Pataskala City Council approved pursuing an application for a first-tier federal Community Development Block Grant to prepare for possible future subsidies for downtown redevelopment.

Pataskala City Council approved pursuing an application for a first-tier federal Community Development Block Grant to prepare for possible future subsidies for downtown redevelopment.

The grant is a small one designed to help communities better prepare for larger grants, planning director Dianne Harris said.

"This program is run by the state of Ohio, the downtown revitalization program, which has three tiers," Harris said. "This is tier 1, which provides dollar-for-dollar matching, up to $15,000, to do studies for downtown physical redevelopment, do market studies, maybe create design codes, things to prepare an area for revitalization. This is just a planning grant. We would have to match dollar for dollar, at least. Sometimes you need to put in more to get done what you need to get done."

Harris said she has experience in working with other cities to prepare grants but has not prepared a CDBG revitalization grant for Pataskala yet.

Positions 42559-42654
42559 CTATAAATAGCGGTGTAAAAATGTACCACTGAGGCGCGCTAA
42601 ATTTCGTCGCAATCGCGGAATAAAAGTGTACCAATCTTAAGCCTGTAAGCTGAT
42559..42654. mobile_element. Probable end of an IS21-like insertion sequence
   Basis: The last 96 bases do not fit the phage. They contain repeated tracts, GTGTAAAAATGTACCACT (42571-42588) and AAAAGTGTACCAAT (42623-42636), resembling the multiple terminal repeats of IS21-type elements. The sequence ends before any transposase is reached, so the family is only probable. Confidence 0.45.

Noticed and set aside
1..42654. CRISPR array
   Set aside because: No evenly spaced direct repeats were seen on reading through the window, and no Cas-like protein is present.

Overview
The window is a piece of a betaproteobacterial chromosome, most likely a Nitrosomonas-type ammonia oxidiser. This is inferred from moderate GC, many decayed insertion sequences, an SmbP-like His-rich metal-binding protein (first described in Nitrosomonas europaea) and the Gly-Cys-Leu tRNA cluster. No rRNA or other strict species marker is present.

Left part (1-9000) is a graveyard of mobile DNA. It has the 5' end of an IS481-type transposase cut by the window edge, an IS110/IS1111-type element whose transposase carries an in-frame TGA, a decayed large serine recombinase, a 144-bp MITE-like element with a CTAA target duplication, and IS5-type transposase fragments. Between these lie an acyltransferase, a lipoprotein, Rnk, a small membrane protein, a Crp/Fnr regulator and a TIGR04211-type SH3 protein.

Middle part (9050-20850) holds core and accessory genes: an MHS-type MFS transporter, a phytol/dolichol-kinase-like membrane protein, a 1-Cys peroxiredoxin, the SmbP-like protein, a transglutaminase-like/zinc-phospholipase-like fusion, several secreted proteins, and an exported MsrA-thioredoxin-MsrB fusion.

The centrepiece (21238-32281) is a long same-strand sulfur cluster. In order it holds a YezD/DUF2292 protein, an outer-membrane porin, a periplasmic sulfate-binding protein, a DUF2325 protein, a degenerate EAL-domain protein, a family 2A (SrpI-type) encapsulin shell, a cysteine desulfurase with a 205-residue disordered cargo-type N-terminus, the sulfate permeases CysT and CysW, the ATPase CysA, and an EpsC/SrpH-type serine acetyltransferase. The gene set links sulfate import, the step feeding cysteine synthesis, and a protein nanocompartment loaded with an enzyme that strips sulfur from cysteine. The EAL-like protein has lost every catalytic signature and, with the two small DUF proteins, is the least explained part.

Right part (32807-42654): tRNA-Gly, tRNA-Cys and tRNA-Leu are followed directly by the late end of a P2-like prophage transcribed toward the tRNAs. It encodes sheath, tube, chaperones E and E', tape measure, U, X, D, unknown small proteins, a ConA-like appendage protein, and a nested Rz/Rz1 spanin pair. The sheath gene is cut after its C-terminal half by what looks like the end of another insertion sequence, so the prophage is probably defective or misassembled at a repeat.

"It's going to take a certain amount of sitting down and thinking about which study or plan would be most beneficial and how far the money could go," Harris said. "(Council) also needs to decide which area they would like to apply the grant toward. You want to make sure there is support from the business community in the area. If they create design standards, for example, you want to make sure the community supports it."

In addition to the historic downtown Pataskala area, another suitable revitalization area could be Summit Station, Harris said.

"Downtown seems the most likely place where we would start, but the village area around Summit Station could be a potential place," she said. "We have not had any feelers from businesses or property owners there, but it's an area we're interested in trying to encourage revitalization."

The tier 1 grants also are at significant risk of being lost in the state budget debate, Harris said.

"There is a possibility that CDBG funds, particularly for this program, may not be available," she said. "The state is going to have to decide if this is a priority program or if it is cut in favor of something else. If it doesn't survive, the window is in June and it lasts until the money is gone. Some years the money goes quickly; some years it does not. It is first-come, first-served."

Harris said she would begin reaching out to the Pataskala Area Chamber of Commerce and other businesses and property owners to gauge the strength of interest and what could be most beneficial to planning for the grant.

"At some point we just have to get in contact with the various downtown areas and see how they feel," she said.